By Reuters Staff
NEW YORK (Reuters Health) - Targeted urine drug testing (UDT) is more likely to turn up non-medical opioid use than random UDT in patients on long-term opioid treatment for cancer pain, according to new research.
Twenty-eight percent of randomly tested patients had abnormal UDT results, versus 43% of those who underwent targeted testing, Dr. Eduardo Bruera of The University of Texas MD Anderson Cancer Center in Houston and colleagues report in JAMA Oncology.
"Although the frequency of abnormal UDT in the random group was significantly lower than in the targeted group, it was still quite high, suggesting that routine random monitoring may be justified among patients with cancer receiving opioids," Dr. Bruera and his team write.
Previous studies of abnormal UDTs in patients on long-term opioids for cancer pain have been done in patients at increased risk of opioid abuse, they note, and there are no guidelines on when these tests should be ordered.
They compared medical records for 212 consecutive patients attending an outpatient clinic who underwent random UDT and 88 consecutive patients for whom a targeted UDT was ordered because of suspected illicit opioid use.
Median age was 60 in the random-UDT group and 53 in the targeted-UDT group. Women represented 53% of the random group and 51% of the targeted group.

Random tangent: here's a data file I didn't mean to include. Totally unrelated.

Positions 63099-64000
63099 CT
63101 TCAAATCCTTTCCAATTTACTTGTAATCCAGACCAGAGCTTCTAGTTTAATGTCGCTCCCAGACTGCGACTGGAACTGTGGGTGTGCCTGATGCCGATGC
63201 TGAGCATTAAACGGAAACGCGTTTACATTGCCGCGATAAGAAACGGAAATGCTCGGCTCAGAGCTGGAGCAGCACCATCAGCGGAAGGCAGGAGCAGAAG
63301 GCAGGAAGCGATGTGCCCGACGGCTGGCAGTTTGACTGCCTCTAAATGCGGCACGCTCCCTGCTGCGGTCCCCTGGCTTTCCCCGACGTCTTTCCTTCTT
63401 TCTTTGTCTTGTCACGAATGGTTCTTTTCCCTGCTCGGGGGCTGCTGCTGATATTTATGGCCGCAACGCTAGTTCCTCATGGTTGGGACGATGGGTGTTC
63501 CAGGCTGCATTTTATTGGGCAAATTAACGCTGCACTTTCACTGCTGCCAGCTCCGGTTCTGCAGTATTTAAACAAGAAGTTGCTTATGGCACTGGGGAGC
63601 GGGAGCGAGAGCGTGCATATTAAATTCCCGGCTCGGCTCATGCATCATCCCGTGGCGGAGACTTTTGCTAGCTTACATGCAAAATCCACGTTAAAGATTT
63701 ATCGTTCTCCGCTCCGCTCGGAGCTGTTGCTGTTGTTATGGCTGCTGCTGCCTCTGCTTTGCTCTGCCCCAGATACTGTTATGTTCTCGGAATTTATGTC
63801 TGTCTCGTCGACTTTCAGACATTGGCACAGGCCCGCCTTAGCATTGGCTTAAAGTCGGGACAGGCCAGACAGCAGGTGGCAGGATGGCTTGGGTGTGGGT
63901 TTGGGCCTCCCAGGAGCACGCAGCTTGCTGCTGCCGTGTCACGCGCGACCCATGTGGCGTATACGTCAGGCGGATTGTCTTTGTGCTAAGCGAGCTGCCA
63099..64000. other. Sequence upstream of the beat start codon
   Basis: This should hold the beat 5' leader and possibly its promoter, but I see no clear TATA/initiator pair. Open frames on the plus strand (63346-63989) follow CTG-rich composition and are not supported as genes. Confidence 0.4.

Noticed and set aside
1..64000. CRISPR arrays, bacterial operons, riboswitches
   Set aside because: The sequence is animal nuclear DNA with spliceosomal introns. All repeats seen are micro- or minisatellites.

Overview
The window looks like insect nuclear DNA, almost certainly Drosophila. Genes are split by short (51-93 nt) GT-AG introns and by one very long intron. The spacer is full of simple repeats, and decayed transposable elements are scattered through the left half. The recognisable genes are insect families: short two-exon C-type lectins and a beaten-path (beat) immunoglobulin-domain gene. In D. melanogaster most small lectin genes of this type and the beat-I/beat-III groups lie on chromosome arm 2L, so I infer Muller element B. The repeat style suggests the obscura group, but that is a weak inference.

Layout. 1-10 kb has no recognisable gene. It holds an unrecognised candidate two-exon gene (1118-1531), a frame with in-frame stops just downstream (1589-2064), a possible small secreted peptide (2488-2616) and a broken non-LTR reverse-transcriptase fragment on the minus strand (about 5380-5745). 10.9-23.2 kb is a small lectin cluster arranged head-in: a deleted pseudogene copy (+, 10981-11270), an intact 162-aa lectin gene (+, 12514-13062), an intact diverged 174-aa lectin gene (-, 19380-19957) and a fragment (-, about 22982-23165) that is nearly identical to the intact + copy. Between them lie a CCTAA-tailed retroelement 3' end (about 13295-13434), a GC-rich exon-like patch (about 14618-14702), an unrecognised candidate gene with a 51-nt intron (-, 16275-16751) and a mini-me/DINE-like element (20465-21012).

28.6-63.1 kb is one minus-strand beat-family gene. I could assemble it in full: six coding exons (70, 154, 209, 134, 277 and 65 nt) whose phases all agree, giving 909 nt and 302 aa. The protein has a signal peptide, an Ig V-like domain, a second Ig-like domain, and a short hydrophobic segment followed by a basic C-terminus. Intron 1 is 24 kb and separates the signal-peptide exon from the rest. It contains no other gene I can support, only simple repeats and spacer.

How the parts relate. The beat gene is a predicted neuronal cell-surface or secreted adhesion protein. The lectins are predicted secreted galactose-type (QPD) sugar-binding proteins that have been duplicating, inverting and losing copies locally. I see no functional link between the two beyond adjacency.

Fifty-nine individuals had abnormal results on random UDT (28%). Of the 68 abnormal tests, 29% were positive for an unprescribed opioid and 52% for other illicit drugs.
In the targeted-UDT group, 38 individuals (43%) had abnormal findings. Twenty-nine percent of the abnormal tests were positive for unprescribed opioids and 43% for illicit drugs.
Excluding tests that were positive for marijuana (29 in the random-UDT group and 15 in the-targeted group), the rate of abnormal test results was 16% with random testing and 33% with targeted testing.
Factors independently associated with nonmedical opioid use included being younger, being male and having higher levels of anxiety.
In 19% of the abnormal tests in the random-testing group and 28% in the targeted-testing group the prescribed opioid was absent from urine, suggesting opioid diversion, the researchers say.
"This is particularly concerning because such opioids may end up being used by individuals other than patients and contribute to the risk for unintentional overdose or death," Dr. Bruera and colleagues write. "The presence of marijuana in urine may be of limited importance mainly because its classification as an illicit drug is currently debatable and general perception continues to evolve."
They conclude: "Ultimately, further studies are needed to guide clinical practice regarding the use of UDT among patients treated with opioids for cancer pain."
Dr. Bruera was not available for an interview by press time.
SOURCE: https://bit.ly/37l32FE JAMA Oncology, online February 6, 2020.